In mid-1968, Doug Rowe (b. New Zealand; guitar) teamed up with several Australians, Colin Walker (vocals/percussion), Greg Grace (vocals), Terry Wilkins (bass) and James Wynne (guitar) in Sydney to form a group that played country rock. The band signed with EMI Records and at their behest recorded two singles in the then popular bubblegum pop style, ‘Hay Ride’ and ‘La La’ both of which were Australian hits in 1969. The band was leading a schizophrenic existence; known for its teenybopper hits but with a live set of US country rockers, with their own originals gradually being added. The first album reflected this; it was a mix of the singles, several Byrds songs, a couple of Rowe originals and rounded off with some oddities such as ‘Hair’. Most of the second half of 1969 was a write-off for the band as they lost their equipment in a road accident and a fire.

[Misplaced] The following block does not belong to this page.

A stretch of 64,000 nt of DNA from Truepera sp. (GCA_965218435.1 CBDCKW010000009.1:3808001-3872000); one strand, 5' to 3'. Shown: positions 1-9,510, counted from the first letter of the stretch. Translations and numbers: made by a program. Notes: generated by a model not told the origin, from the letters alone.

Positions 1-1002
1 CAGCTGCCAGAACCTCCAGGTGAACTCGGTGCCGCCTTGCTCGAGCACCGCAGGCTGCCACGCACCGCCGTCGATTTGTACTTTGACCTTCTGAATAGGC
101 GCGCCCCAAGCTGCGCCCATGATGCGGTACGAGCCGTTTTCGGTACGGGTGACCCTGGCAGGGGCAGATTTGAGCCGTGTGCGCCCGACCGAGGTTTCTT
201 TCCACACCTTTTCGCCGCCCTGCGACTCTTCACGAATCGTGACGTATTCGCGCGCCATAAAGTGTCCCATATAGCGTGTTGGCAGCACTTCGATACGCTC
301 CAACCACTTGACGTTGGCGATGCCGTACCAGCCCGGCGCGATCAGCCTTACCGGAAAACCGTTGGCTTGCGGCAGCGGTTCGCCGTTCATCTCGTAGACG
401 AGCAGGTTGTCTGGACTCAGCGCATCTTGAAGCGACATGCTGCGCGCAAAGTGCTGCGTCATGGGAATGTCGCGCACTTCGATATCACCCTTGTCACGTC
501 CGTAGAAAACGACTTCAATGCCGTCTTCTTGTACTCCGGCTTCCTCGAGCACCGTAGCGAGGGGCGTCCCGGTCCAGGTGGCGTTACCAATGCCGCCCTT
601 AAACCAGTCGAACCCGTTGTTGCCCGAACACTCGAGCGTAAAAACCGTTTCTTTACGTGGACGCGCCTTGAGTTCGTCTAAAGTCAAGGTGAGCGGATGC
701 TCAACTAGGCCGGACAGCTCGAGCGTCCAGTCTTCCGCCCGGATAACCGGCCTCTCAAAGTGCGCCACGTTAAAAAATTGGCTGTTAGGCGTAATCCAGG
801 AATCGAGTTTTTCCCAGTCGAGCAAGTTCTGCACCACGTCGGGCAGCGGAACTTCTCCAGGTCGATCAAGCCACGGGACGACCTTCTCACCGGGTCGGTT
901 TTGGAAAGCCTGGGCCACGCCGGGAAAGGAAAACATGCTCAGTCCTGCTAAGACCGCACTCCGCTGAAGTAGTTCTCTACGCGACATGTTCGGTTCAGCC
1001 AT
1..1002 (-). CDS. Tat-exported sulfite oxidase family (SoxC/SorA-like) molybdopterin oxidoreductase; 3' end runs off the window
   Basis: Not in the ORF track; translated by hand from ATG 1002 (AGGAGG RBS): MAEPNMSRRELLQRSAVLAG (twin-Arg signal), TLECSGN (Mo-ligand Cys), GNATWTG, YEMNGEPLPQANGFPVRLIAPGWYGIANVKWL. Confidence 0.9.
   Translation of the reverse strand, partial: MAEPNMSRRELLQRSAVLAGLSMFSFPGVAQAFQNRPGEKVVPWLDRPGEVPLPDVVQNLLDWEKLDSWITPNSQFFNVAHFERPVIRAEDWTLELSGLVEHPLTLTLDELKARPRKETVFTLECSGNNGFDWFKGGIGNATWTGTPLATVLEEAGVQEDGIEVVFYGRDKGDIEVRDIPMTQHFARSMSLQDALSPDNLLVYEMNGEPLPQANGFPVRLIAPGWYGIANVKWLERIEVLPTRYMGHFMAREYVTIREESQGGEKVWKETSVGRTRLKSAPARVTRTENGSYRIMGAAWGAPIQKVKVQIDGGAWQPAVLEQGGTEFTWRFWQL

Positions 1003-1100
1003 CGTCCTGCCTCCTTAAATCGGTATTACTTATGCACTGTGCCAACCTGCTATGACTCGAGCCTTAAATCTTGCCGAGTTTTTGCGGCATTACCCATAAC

In 1970 they had their third hit single, acquired guitarist Red McKelvie (b. New Zealand) and recorded a second album of all-originals. The band won the 1970 Australian National Battle of the Bands amid controversy. Heavy guitar music similar to Cream was popular at this time in Australia and Flying Circus certainly did not fit this mould! To toughen up the sound Rowe sacked McKelvie and the band took on Sam See from Sherbet, and recorded their third album before departing for North America. After six months they returned for a brief visit in mid-1971, only to lose See to Fraternity. Back in Canada they recorded Gypsy Road for Warner Brothers. Sam See returned to the fold in 1973 for the recording of Last Laugh. The band toured as support for Lighthouse, but when See and Terry Wilkins quit to join the headliners, the rest disbanded. Rowe played with Greg Quill’s band (as did See) before returning to Australia to play with various Sydney country rock groups. McKelvie led several bands in Sydney before returning to New Zealand and session work.